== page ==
King Goodwill Zwelithini recently surrounded himself with amabutho and intimated that violence or secession would follow unless threats to ‘the land of the Zulu nation’ were withdrawn. The President hurriedly assured him that his land was safe.
It is important to separate the theatre from the substance.
There is no threat. There is only one recommendation, among roughly a hundred other recommendations of the Motlanthe High-Level Panel report about a wide variety of laws. The mandate of the Motlanthe High-Level Panel was to investigate the impact of post-1994 laws and to recommend amendments, repeals or new law where it found problems or gaps. Parliament is still processing the recommendations of the panel. It has neither adopted nor rejected them. Neither has the ruling party or government.
The issue that sparked the bluster is simply that the panel dared to criticise the way in which the Ingonyama Trust administers the land under its jurisdiction.
The Trust is inviting people to bring in their Permission to Occupy certificates and other documentary proof of land rights, to convert these into lease agreements. A PTO certificate is an apartheid-era land right that is upgradeable to ownership in term of the Upgrading of Land Tenure Rights Act of 1991. Not everyone has PTO certificates, but anyone who has established long-term occupation of land is likely to have customary ownership, especially in instances where the land has been inherited over generations. The Trust’s standard lease agreement turns these people from owners into tenants of the Trust, binding them to pay rent that escalates at 10% a year. If you default on the rent you stand to lose the land, and any buildings and improvements you, or your family, made on the land.
Then there is the issue of third-party leases. The Trust enters into leases with third parties such as mining and agricultural companies and shopping malls without consulting or obtaining the consent of the people whose land rights are subsumed within the leased land. The trust claims that all it needs is the written permission of the traditional council to alienate land in this way. All rentals accrue to the trust and not to the people whose land rights are confiscated in the process.
The modus operandi of the Trust systematically undermines basic constitutional rights, including the right to tenure security enshrined in section 25(6) of the Constitution. It also undermines section 8 of its own statute, the Ingonyama Trust Act of 1994 which provides:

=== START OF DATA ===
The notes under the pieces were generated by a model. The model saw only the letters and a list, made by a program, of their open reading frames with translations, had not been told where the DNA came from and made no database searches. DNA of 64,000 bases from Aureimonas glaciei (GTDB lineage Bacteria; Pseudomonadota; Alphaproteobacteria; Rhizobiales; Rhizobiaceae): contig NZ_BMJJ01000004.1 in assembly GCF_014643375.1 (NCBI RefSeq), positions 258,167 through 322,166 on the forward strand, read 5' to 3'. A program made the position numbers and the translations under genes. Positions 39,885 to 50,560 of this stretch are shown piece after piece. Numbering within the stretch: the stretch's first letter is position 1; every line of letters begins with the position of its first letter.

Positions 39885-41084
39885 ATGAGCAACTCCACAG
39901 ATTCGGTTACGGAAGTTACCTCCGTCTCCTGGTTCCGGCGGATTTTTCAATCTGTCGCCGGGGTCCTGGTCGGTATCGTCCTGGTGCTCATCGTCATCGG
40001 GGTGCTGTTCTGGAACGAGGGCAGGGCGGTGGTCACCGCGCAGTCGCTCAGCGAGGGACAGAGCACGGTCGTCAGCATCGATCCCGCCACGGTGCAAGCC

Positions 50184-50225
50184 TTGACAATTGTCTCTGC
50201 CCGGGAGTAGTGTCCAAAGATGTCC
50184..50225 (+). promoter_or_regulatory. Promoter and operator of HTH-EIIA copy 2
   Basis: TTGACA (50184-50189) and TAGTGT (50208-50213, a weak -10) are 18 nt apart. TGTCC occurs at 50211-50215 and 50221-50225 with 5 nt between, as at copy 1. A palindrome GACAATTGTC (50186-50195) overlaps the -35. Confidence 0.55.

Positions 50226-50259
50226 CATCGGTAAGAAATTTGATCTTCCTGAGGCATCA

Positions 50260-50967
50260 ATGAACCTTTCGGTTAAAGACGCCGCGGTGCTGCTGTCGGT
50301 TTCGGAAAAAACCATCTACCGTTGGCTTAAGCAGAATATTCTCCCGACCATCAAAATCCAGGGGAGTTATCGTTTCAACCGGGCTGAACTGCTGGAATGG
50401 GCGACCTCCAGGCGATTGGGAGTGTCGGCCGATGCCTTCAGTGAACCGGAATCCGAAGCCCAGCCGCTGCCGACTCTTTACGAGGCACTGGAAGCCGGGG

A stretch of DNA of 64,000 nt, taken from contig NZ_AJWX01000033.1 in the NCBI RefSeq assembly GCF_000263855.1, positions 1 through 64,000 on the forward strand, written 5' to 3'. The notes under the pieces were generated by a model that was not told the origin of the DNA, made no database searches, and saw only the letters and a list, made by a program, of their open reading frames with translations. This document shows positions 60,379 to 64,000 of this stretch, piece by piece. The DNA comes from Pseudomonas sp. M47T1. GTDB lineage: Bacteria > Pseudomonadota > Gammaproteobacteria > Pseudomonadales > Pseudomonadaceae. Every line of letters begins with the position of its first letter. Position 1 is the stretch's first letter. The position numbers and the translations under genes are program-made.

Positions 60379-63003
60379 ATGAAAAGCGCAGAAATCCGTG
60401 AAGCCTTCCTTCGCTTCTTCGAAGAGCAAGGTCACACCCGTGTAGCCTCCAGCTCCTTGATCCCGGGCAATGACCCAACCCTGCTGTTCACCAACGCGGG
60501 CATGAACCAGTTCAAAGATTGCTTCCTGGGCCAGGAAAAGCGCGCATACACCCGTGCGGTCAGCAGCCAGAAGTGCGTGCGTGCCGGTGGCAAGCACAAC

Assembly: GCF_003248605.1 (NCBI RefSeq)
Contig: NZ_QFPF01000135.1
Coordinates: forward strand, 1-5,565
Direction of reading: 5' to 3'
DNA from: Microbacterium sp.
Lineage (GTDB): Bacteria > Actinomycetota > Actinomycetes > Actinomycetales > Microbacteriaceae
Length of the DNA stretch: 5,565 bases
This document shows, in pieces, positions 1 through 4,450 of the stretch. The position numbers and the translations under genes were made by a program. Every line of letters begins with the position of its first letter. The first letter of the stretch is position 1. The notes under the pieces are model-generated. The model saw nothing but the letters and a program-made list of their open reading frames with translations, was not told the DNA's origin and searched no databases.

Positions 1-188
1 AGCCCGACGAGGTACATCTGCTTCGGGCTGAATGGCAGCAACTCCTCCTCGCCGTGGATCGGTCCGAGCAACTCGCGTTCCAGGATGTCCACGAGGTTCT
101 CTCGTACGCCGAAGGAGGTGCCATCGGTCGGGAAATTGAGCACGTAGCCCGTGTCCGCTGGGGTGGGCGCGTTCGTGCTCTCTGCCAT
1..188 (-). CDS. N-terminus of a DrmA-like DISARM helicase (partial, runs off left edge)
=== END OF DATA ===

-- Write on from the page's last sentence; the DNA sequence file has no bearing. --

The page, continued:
In the execution of his or her functions in terms of this section, the Ingonyama shall not infringe upon any existing rights or interests.
The Trust is bound to report to the Minister of Rural Development and Land Reform, and to Parliament. The Rural Development portfolio committee has long struggled to get straight answers from the Trust about how all the money collected through rentals is spent. So has the Auditor-General, who routinely returns qualified audits. In March this year, the Chair of the Portfolio Committee ordered the trust to stop issuing rental agreements to people who already own their land. And a senior official of the Department advised that the Trust’s rental scheme was not authorised by the Department, and contravenes both constitutional rights and the provisions of the Public Finance Management Act. Yet the adverts encouraging people to convert their PTOs to rental agreements remain on the Trust’s Facebook and Twitter accounts.
The Trust’s wrath is not restricted to former President Motlanthe and his panel. The parliamentary committee was also berated for being rude and disrespectful to the board’s representatives in Cape Town. The message is loud and clear – “hands off” to anyone who assumes they have a mandate to investigate what is happening to people’s land rights, or how the Trust spends its money.